Study demonstrated strong safety proliferation and reduced tics among participants
Asarina has completed patient recruitment into a Phase 2a clinical trial in Tourette’s syndrome, with a total of 28 patients enrolled.
The study’s dropout rate was unexpectedly low and top-line results are expected by the end of Q1 2023. The research compound, cepranolon, is an endogenous neurosteroid and an entirely new treatment for Tourette. It has shown strong safety growth in multiple previous clinical studies and reduced tics without inducing the side effects of exercise from previous preclinical studies.
Bispebjerg University Hospital, Copenhagen will start enrolling adult patients in February 2022, and from summer 2022, the Danish National Tourette Center at Herlev University Hospital will enroll teenage patients.
To date, a total of 13 patients have completed the study. The last-patient-last-visit remains he is scheduled for January 2023, and topline results are scheduled for the end of March 2023.
The dropout rate in this study was unexpectedly low, with only two patients dropping out of the study. In most clinical studies, the highest dropout rates tend to be in the “working dose” group rather than the control group.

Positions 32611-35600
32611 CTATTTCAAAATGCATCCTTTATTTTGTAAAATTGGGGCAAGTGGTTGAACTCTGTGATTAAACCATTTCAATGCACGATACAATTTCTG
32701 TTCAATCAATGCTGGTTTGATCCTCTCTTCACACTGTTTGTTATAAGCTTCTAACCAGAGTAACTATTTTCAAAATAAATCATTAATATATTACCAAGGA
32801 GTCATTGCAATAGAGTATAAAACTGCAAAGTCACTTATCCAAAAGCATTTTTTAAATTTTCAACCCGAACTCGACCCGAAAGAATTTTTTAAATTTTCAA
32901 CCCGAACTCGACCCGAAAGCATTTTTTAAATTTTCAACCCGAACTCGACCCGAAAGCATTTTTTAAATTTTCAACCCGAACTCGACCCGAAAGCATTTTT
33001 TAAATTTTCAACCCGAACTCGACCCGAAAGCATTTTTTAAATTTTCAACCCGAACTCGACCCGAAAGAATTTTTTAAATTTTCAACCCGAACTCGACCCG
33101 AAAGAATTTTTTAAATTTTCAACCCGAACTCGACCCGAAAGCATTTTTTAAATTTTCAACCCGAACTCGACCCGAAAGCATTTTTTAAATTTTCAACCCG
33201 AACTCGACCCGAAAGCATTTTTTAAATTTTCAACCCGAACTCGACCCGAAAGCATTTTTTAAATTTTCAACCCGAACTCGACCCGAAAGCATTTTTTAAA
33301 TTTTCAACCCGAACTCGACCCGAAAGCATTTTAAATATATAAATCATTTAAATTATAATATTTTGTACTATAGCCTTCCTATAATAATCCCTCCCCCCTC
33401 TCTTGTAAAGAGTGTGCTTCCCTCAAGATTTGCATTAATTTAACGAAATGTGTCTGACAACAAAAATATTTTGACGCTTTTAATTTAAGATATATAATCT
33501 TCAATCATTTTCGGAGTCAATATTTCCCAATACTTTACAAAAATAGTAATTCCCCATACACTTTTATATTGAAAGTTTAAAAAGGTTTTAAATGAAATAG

If successful in full clinical development and regulatory approval, sepranolone will be the first endogenous neuroendocrine compound to be used to treat Tourette’s syndrome and represent an entirely new treatment without serious side effects.
Sepranolone is highly selective and designed to target and modulate the effects of allopregnanolone.Allopregnanolone – Potent neurosteroid in exacerbating tics – Off-target central nervous system side effects there is no.
Peter Nordkild, CEO of Asarina, said: We would like to thank the two teams for their tremendous expertise in ensuring a smooth study with highly motivated patients. We look forward to sharing our top line results. ”
Tourette’s disease mostly occurs in children between the ages of 4 and 12, and in some patients it persists into adulthood. Current treatments like Haldol (haloperidol) can have very serious side effects, and 44% of parents feel that current Tourette treatments do not adequately control their child’s symptoms Meanwhile, 29% of children have tried five or more different drugs.